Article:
You Are a Powdered Devil's Food Donut

A total sweetheart on the outside, you love to fool people with your innocent image.

On the inside you're a little darker, richer, and more complex.

You're a hedonist who demands more than one pleasure at a time.

Decadent and daring, you test the limits of human indulgence.

Via Madame Chow who is glazed...

Thursday, July 20, 2006

Best Sloppy Joes

For a variety of reasons, not the least of which is lack of inspiration, my family has been lucky to get a home cooked meal from me these days. Luckily, they seem to have a strong liking for tuna sandwiches and I thank them for their forbearance.

When I do cook it is likely to be something like this which is also a well loved favorite. (I expect my cooking levels to rise next week since I have been STRONGLY inspired by Quick & Easy Thai: 70 Everyday Recipes but more about that later.)

I am not positive but believe this recipe came from Gourmet in the letters from readers section quite a long time ago. I often skip the chopped onion when I am especially pressed for time.


Step 1:

1 pound extra-lean ground beef
1/2 cup chopped onion

Sauté beef and onion until meat is no longer pink. Drain fat.

Step 2:

1 cup ketchup
2 teaspoons dark brown sugar
2 teaspoons white vinegar
2 teaspoons lemon juice
1 tablespoon Worcestershire
1 teaspoon Dijon
Pepper to taste

Add all and cook, uncovered, over low heat, stirring occasionally, until thickened, about 30 minutes.

Tuesday, July 18, 2006

Tony Bourdain and "No Reservations" Crew Stranded in Beirut

eGullet founder, Jason Perlow, has an entry on his blog about this. Via SlashFood were they note, "Some of his updates sound sarcastic and as obnoxious as we would expect from Tony, but they also have some real insight into what is going on over there."

Myth Buster: Baking Soda in the Fridge

Now I can stop feeling guilty for never being a caring enough housewife to have that box of baking soda in the fridge to absorb odors ... because it doesn't work!
Question - I am attempting to find out how Baking Soda works to eliminate odors. In other words, what does it do, chemically speaking, to eliminate odors. I need to be able to explain this complex process in simplistic terms.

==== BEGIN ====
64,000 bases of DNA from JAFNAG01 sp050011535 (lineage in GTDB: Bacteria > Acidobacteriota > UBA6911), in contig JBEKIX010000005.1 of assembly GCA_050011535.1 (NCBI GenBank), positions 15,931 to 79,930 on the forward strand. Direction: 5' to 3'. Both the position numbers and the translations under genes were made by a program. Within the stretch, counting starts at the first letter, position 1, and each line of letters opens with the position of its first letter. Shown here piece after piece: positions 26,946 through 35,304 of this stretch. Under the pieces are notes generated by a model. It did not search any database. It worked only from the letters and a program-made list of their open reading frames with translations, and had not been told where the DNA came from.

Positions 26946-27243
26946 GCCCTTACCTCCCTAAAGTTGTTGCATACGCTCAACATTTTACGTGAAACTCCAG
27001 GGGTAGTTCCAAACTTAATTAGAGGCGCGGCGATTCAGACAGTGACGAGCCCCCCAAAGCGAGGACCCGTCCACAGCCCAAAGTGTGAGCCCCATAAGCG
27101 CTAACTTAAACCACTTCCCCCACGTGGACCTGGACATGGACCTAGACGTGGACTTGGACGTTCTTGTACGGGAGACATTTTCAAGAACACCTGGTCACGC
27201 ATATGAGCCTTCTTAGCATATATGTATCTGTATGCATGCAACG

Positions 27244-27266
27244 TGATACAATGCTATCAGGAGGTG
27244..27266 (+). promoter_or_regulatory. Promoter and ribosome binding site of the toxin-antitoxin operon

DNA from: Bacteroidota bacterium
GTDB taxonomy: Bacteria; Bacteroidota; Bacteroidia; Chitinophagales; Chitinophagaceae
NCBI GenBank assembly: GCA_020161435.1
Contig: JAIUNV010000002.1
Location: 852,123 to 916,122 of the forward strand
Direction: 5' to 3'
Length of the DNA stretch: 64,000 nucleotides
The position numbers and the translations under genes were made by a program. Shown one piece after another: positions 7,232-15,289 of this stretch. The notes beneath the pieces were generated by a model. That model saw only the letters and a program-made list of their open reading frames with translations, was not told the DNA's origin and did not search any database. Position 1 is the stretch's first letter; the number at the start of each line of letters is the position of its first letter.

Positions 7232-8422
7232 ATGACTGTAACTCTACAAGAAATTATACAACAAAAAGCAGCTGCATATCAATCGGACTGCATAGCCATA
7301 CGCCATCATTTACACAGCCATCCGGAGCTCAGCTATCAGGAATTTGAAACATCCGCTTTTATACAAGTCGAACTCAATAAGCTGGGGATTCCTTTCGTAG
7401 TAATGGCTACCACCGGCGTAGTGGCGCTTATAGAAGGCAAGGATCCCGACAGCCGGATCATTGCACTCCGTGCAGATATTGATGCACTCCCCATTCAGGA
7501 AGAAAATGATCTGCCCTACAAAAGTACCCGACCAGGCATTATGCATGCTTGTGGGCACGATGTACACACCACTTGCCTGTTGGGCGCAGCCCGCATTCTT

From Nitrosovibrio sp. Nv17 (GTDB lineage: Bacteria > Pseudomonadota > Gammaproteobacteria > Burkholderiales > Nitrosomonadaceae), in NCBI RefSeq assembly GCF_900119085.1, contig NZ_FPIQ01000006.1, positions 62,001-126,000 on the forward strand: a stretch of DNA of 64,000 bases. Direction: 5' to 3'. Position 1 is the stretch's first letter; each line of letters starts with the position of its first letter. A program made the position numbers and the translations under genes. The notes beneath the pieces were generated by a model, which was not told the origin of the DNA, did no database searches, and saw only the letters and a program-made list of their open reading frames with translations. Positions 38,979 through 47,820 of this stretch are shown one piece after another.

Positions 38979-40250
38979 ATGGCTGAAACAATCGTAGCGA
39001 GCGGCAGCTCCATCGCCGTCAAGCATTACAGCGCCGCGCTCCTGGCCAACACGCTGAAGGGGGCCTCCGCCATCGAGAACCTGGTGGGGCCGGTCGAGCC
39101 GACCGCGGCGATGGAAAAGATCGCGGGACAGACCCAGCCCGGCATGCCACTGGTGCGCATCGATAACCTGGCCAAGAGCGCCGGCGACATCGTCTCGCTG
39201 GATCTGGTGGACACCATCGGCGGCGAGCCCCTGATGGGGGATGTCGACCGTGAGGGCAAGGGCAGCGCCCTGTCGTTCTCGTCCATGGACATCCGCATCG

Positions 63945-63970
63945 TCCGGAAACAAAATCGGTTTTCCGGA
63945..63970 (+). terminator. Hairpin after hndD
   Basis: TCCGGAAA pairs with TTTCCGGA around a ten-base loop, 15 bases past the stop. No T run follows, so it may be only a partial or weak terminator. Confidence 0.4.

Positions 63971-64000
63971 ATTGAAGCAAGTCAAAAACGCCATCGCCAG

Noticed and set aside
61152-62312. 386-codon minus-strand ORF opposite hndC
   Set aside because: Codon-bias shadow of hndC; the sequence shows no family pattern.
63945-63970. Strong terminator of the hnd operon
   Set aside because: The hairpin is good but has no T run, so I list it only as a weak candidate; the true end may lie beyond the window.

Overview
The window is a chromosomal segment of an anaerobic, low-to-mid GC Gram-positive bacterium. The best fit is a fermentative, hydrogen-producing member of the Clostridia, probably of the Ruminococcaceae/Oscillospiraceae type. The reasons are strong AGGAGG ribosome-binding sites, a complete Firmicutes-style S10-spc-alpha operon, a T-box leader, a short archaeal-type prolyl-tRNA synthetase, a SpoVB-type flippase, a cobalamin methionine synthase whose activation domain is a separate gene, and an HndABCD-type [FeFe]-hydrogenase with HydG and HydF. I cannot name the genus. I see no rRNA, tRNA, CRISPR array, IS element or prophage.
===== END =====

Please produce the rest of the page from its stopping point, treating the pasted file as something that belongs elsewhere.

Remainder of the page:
Hoping to not disappoint you, baking soda does not eliminate odors very well at all. As a wash solution, it is mildly alkaline and can serve to cut grease when dumped down a drain. However, crystal Drano is much more effective -- and far more dangerous to use. The popular "open box of Arm & Hammer® in the refrigerator" simply provides an adsorbent material that can soak up odors -- but not very effectively. For example, if some of the odoriferous materials floating around in the refrigerator are acidic, the alkaline baking soda can absorb and neutralize the acid. Even in that regard, it is not all that effective because, as the powder in the box contacts water vapor, it tends to crust over an lose a great deal of its already limited surface activity. It all sounds quite nice, but it does not work very well. Far better would be a canister of activated charcoal because it can indeed adsorb vapors that contact
the charcoal.


Friday, July 14, 2006

Now Serving Hot Links

It's been a while so some of these are a bit aged ... but the aging hasn't hurt them any!

Lonely Planet World Food Series is written up at Food Bound. Sounds fascinating. Now if only my library had even a single one of them!

I Confess ... Karen Hall tells her family the truth about the dishwasher fairy. So inspired that my family has been told the truth about this several times lately!

Ina Garten's Smoked Salmon Spread found at Madame Chow's Kitchen. Mmmmm, smoked salmon...

Catholic Cuisine ... foods you can thank heaven above for. Via Cathy Ward.

Thick and Chewy Chocolate Chip Cookies reviews are pouring in from across the blogosphere ... well at least from SFO Mom and Sotto, Sotto.